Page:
Originally created 12/26/05

Troubled Boys Choir of Harlem faces eviction by city

NEW YORK - The world-renown Boys Choir of Harlem, struggling under millions of dollars of debts and allegations that its founder ignored reports of sexual abuse, is being evicted by the city.

The choir has been asked to leave the public school where it practices for free by Jan. 31, 2006. The Boys Choir also provided some instruction at the school, called the Choir Academy of Harlem, as part of a 12-year collaboration with the Department of Education.

The choir failed to fulfill a 2004 agreement to find a new chief executive to replace founder Walter Turnbull, said department attorney Michael Best in a letter Thursday. Turnbull was demoted to artistic director after an investigation concluded he did not act on reports that an employee was sexually abusing a student.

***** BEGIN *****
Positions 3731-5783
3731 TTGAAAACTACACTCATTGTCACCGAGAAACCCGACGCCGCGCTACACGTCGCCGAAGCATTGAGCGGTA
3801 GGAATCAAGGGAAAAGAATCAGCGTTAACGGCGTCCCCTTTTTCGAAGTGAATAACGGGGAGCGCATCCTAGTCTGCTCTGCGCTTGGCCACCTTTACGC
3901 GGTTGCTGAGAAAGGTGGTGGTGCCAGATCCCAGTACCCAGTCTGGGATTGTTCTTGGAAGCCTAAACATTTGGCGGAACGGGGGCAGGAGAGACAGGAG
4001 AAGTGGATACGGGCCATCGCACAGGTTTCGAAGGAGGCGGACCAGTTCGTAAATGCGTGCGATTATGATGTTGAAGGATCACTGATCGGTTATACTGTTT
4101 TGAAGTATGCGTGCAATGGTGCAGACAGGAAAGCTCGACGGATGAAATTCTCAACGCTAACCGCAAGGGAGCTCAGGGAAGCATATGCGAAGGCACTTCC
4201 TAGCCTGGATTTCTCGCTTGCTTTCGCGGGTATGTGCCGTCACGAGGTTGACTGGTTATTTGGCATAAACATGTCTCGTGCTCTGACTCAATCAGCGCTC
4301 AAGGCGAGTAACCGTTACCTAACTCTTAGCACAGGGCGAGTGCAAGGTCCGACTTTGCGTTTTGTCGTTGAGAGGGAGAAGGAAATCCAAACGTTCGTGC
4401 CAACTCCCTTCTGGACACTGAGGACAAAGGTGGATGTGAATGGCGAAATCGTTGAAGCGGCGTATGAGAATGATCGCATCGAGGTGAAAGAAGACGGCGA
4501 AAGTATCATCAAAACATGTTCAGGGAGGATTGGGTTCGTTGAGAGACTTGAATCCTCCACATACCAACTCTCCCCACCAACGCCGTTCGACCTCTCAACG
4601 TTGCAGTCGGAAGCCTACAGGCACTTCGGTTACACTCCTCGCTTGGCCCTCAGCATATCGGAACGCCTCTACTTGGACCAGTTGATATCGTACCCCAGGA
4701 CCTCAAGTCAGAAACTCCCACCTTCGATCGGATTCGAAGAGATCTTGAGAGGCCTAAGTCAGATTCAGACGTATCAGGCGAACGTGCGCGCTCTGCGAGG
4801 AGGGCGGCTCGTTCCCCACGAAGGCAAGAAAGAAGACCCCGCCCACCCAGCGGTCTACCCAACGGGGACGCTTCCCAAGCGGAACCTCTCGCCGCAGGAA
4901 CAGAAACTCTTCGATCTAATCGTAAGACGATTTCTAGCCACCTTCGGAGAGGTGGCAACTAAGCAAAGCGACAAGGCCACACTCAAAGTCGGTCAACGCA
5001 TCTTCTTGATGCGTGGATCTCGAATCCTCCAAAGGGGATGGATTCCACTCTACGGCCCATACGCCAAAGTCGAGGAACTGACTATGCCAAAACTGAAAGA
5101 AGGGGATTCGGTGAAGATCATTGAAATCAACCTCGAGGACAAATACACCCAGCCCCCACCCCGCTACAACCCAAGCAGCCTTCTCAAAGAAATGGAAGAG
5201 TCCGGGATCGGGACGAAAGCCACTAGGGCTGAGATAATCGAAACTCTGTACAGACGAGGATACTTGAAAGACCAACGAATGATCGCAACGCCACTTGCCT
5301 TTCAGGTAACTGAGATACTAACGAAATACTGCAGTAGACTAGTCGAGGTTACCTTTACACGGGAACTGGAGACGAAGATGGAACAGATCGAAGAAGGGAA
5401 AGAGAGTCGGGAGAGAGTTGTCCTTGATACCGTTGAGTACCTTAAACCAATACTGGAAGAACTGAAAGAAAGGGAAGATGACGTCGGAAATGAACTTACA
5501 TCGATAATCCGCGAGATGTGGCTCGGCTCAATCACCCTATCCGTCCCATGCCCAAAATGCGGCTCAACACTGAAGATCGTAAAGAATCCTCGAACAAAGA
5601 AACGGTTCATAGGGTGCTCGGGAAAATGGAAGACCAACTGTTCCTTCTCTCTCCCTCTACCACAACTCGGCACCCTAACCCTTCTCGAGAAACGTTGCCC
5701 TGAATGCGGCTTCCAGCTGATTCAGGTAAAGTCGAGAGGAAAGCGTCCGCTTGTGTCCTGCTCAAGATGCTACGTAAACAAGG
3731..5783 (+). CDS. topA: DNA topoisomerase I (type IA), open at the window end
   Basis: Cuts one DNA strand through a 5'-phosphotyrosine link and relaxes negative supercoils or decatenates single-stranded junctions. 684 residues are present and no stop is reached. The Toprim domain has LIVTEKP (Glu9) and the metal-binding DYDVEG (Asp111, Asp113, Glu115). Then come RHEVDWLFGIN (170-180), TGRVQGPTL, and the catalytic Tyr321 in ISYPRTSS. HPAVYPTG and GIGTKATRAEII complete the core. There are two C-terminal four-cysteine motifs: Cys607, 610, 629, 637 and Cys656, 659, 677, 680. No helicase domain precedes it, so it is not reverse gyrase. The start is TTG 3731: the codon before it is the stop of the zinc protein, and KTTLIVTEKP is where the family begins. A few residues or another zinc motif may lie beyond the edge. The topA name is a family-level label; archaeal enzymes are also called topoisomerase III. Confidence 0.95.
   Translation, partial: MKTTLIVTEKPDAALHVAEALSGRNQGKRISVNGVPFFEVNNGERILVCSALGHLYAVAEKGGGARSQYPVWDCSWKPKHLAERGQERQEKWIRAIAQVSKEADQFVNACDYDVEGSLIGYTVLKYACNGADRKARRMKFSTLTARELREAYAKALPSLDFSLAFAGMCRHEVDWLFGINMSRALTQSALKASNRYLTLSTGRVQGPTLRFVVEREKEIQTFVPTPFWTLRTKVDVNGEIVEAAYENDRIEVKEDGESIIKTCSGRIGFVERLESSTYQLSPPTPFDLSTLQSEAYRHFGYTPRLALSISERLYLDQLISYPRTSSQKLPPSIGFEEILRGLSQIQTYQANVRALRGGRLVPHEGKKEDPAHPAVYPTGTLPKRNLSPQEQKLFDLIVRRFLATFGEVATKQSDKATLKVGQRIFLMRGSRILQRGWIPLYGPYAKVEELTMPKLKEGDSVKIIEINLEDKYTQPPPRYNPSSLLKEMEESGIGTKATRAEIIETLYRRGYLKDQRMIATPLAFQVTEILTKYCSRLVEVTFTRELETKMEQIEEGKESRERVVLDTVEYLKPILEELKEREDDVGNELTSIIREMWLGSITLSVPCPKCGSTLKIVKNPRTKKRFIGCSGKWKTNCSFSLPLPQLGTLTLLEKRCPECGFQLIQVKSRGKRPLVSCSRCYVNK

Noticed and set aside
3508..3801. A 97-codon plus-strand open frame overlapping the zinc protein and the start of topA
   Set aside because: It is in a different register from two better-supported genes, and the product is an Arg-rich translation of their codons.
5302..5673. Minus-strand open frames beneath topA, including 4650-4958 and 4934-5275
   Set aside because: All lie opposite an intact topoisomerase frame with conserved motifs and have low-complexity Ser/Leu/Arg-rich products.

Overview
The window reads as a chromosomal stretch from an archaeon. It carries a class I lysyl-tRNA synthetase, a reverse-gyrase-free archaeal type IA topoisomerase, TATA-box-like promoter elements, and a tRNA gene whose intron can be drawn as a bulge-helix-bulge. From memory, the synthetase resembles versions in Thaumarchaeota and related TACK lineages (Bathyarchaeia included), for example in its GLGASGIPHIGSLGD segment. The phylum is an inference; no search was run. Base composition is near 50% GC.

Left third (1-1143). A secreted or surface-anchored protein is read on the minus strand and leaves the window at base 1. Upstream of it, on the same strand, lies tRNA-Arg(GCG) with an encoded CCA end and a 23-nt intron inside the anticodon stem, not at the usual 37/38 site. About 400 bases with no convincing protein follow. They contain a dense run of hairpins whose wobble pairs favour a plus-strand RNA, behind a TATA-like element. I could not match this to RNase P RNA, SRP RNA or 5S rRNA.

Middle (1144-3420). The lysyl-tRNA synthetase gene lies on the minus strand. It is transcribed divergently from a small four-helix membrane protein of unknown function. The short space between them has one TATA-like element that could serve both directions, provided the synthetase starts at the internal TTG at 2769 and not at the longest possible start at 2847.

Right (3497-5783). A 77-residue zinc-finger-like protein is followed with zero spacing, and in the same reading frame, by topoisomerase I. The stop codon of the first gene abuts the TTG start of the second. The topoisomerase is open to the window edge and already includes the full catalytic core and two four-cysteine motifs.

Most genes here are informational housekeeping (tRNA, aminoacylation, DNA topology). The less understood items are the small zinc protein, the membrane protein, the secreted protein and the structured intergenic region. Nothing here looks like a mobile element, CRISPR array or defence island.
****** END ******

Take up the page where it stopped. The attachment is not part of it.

Turnbull has continued to run the organization, the attorney said.

The department also said the choir staff failed to report to the school when expected - apparently because the staff was not being paid due to the choir's financial problems.

In January 2005, the Boys Choir asked the department for $705,000. It said it had debts of up to $5 million and anticipated a deficit of hundreds of thousands of dollars that fiscal year. The department, which had not previously funded the Boys Choir, refused.

Turnbull said Friday the Boys Choir would find a new home.

"Surely there are people out here who realize that when 98 percent of your kids graduate high school and go on to college that there's something right," he told Fox 5 News.


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